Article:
11 July 2006

Naturalism, as I defined it, is a literary movement in which authors tried to demonstrate the effects of determinism by showing all the links in a particular chain of causes. I also gave these authors credit for a moral decision, in that their choice of chains to follow--their choice of subject--could show the results of particular actions to those people in a position to make decisions about performing such acts. Maggie, a Girl of the Streets, seems to meet these low expectations.

Crane named his book for a young , presumably Irish woman growing up in the tenement district, but his subject was Maggie's family, not just her. We see very little of Maggie's thoughts: the piece is written from an author-omniscient perspective, but the voice is one of reportage, rather than psychological insight. This choice compels Crane to describe physical detail, which he does: we see and hear every scene clearly. The pieces are placed in order for us; Crane only leaves us to see the connection.

Crane does not, however, force the connection onto us. There are wide gaps in the story: several months pass between Maggie being banished from her mother's home and her death, and we know nothing of what happened in those months. She might have joined a convent and been killed by a falling crucifix, for all we know. I don't, however, see this as a weakness. The gap forces a reader to consider Maggie's situation and draw some sort of conclusion, and the story is structured so as to steer readers' thoughts toward a particular vision of Maggie's end, one which is inevitable, given her starting situations.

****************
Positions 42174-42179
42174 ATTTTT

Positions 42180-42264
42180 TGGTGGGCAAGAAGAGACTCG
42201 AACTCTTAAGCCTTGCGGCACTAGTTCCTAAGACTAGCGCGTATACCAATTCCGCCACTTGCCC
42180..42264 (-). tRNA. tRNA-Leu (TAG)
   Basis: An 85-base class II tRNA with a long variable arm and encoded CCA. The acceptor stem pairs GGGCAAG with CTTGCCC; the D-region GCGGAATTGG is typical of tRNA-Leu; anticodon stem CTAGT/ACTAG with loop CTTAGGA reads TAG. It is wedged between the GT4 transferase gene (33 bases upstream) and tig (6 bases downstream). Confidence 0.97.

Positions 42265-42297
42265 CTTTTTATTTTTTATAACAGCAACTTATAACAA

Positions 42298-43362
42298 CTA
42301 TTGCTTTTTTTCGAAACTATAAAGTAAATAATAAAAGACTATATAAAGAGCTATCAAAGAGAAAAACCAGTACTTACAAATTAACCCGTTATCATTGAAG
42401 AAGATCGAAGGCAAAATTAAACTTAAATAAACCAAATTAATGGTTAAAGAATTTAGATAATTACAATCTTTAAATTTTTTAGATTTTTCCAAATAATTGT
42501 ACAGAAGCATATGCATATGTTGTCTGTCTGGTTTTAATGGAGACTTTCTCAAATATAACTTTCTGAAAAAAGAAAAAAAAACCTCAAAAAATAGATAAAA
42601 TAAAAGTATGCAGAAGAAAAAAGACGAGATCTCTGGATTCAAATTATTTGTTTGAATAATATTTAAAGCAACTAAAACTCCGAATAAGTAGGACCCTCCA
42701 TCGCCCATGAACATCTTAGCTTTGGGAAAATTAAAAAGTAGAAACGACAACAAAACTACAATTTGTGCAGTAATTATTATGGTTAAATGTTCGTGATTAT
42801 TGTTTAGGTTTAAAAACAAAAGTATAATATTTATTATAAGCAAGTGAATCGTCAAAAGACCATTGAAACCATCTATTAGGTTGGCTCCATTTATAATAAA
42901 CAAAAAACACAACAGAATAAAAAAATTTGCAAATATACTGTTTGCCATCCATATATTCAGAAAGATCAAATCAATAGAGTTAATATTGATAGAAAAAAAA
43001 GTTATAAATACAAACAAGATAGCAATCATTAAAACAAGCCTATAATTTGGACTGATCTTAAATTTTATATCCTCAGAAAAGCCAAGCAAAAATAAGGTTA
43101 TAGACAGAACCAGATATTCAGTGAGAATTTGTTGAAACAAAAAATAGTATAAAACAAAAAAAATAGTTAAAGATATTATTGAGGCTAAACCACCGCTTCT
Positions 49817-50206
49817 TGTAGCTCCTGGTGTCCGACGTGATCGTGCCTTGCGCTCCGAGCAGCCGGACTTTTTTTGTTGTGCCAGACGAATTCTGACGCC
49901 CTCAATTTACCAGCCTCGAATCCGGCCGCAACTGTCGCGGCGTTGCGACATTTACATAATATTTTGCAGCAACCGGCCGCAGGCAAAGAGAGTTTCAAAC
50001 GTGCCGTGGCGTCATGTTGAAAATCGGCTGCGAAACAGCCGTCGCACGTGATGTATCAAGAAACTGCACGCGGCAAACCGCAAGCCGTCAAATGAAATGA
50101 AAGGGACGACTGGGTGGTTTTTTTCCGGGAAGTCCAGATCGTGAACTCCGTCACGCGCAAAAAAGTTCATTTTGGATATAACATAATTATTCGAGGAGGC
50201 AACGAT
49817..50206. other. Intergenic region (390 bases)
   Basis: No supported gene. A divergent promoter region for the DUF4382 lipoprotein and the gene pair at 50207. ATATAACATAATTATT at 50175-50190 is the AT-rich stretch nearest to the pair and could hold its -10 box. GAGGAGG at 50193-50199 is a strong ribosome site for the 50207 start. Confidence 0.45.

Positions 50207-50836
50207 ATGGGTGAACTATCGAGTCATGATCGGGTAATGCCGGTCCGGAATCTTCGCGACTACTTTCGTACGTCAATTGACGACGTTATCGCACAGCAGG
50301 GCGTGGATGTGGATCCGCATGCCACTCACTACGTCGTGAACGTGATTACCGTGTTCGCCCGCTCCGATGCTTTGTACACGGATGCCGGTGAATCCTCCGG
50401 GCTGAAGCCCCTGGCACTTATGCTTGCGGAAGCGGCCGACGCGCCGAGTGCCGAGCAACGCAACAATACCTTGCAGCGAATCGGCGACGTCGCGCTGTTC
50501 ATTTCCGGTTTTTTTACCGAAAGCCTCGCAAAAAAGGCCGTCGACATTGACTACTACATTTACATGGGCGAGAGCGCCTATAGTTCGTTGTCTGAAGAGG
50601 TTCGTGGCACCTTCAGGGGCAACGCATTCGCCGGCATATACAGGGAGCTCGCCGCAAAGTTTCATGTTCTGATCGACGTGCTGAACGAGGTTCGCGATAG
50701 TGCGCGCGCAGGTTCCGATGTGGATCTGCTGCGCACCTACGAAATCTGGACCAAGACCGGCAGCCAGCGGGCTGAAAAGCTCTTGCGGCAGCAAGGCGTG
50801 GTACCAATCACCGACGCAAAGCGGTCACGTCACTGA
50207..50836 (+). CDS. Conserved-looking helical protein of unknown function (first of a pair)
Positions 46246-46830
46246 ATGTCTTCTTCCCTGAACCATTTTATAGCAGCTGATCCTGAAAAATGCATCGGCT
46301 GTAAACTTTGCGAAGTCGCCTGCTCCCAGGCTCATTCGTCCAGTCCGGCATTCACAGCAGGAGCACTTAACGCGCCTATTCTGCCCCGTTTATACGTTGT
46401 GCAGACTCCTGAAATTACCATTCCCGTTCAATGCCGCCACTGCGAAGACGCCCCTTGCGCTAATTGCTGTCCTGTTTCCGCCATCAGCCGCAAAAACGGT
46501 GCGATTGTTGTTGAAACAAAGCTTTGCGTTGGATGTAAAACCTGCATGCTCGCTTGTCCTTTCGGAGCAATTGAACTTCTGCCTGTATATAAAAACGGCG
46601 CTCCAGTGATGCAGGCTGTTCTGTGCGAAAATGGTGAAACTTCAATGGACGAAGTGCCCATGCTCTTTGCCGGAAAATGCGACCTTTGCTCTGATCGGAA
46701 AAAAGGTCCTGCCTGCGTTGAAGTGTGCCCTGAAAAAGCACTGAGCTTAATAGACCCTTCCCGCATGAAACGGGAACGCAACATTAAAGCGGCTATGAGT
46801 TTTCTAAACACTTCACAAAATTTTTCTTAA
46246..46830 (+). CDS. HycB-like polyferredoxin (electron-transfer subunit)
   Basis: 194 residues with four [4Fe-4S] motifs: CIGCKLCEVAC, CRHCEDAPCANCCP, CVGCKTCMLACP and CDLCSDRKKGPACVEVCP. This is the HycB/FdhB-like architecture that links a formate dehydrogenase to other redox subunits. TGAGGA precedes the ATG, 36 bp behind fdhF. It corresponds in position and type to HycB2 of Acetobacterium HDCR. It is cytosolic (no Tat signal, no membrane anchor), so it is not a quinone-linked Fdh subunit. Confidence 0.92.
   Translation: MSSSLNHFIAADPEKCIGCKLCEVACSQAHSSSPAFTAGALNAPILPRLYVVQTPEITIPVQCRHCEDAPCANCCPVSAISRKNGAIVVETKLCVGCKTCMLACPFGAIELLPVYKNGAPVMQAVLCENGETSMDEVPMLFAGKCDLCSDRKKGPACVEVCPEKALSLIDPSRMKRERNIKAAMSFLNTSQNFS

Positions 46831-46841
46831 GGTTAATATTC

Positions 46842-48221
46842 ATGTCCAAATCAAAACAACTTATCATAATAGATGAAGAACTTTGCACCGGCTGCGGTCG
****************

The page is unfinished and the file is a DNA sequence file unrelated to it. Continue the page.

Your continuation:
Maggie also meets my didactic criterion: Maggie concludes as it does because of a choice made by a character with power. Even if that power is only the ability to dazzle an innocent girl, it gives Pete the power to ruin her life and hasten her death. This is a power many people have, and Crane could have counted on at least a few people with that power coming across his story. I assume Crane's purpose was greater than producing a pamphlet for the abstinence crusade, but if his only intention was to show tomcatting teenagers that their actions did have consequences, he executed it masterfully. Maggie is a vivid book, easy and enjoyable to read, and more than fulfills my expectations of naturalism. Then again, when you don't expect much, it's harder to be disappointed.


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